Rogelio Montemayor
Director General
Strata BPS
View from the Top

Now Comes the Harder, More Expensive Work

Wed, 01/18/2017 - 13:49

Q: What progress has been made on the three blocks Strata BPS’s subsidiary Strata Campos Maduros won in Round 1.3?

A: From our participation in Round 1.3, Strata Campos Maduros ended up with three fields: Peña Blanca, Carretas and San Bernardo. We signed the contracts in May 2016 and have been operating these fields since August 2016. We have increased production by around 50 percent since we began operating the fields. The company is still carrying out studies, well and pressure testing to better evaluate the fields’ potential and create an intervention plan. For now, our plan to increase production will mostly involve well interventions and reopening wells previously drilled by PEMEX rather than drilling new ones. Our goal is to produce around 15MMcf/d of gas and right now we are producing around 8 million. Hopefully we can hit our target by the end of 2017. We are also reinterpreting the seismic studies provided by CNH, to see if we can find more undrained areas.

Boosting production by 50 percent by focusing on maintenance work that had been neglected and picking the low-hanging fruit of wells that had been shut are things that are easy to fix. Now comes the harder and more expensive work of studies and interventions and perhaps drilling in the next few years. We are the second-largest producer of natural gas from Round 1.3.

Q: Do you have plans to participate in the upcoming licensing rounds?

A: Yes, we are looking at possible participation in Round 2.3 but we have not decided yet. Future rounds are always of interest to us and our investors have a lot of appetite to expand our portfolio. At the same time it is important to consolidate what we already have.

Q: How is the recovering oil price changing Strata Campos Maduros’ plans to delve into unconventional resources? 

A: Strata has a project in Texas but at current price levels it is not profitable. In Mexico we would need to find the prime spots, which would require a process of trial and error. Our fields are more natural gas-focused, so we are looking more at the developments in LNG. We want the US to export all of its surplus gas so we can achieve a better gas price in Mexico. Due to the geographical location of our fields in the north, we already offer very competitive gas prices for US buyers. The same would not be the case if we were operating in the south of the country.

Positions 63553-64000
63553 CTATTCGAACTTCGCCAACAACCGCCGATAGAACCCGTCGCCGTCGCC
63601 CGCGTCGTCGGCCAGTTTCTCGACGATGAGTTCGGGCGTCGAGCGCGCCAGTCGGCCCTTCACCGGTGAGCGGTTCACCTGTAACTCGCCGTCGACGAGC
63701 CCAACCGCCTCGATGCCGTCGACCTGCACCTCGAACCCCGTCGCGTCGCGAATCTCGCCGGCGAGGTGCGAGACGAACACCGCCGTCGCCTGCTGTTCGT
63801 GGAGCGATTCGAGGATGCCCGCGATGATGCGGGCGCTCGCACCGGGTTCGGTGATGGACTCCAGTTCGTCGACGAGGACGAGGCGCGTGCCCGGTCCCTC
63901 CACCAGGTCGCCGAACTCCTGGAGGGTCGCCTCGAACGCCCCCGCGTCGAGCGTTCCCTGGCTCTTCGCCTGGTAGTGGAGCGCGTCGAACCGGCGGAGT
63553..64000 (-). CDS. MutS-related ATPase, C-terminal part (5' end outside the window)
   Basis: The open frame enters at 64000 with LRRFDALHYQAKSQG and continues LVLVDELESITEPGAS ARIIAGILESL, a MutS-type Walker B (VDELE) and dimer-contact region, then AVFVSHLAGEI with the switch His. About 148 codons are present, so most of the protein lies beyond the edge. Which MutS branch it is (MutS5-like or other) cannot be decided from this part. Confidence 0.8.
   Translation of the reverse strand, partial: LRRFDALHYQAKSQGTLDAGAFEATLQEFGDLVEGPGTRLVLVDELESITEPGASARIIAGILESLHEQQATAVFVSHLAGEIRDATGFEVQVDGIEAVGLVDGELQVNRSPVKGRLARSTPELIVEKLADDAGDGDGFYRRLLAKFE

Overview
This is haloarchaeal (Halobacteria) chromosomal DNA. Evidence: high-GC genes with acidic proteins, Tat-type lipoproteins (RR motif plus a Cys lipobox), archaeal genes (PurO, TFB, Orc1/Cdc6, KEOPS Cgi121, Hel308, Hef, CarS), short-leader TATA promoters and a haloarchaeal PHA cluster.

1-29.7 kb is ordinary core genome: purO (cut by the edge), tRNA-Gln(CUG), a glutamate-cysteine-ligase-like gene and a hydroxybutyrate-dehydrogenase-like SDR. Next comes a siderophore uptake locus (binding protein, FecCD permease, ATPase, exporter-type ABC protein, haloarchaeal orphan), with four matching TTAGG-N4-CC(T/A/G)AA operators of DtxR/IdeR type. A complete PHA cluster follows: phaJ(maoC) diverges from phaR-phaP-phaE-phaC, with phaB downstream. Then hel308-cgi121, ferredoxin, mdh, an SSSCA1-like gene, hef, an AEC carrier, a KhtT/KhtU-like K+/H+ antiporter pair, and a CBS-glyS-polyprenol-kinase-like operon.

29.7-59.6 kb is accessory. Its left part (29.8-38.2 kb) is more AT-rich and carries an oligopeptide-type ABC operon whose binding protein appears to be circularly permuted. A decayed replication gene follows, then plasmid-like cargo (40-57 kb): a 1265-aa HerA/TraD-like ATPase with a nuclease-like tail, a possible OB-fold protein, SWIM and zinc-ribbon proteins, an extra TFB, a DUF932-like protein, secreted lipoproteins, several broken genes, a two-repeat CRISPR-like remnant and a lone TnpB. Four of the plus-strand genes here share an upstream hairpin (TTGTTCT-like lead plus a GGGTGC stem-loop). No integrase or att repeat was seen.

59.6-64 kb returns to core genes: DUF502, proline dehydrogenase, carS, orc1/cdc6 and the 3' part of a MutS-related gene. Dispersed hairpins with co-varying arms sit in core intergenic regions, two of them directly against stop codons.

Q: How does being a Mexican company benefit Strata Campos Maduros in terms of national content?

A: We see the national content rules as affecting suppliers more than operators. The rules are in place to ensure that companies select as much input from Mexican suppliers as possible. This is difficult because a lot of the input equipment is manufactured elsewhere. The Ministry of Energy has many plans for supplier development in the country. Having a lot of players is better for suppliers because it simplifies the business process and streamlines prices and negotiations. The advantage of being Mexican is more in knowing how to navigate regulation and the way of generally doing business in Mexico.

The Ministry of Energy, ASEA, CRE and the Ministry of Finance all have something to do with the process and for foreigners it is sometimes difficult to understand that process.

Q: What is your opinion on the balancing of royalty rates and investment amounts in Round 1.3?

A: I agree that the current system values royalty rates over investment amount but there is no perfect way of doing this. This is why the government has been persistent; it is not so easy to find the right balance. In Round 1.3, I think the government got the balance right in the requirements to qualify. For 2.2 and 2.3 the equity requirements are too high. Demanding half a billion dollars from companies that want to prequalify is too much. In Round 1.3 they required US$5 million per field and now they require US$100 million or US$500 million.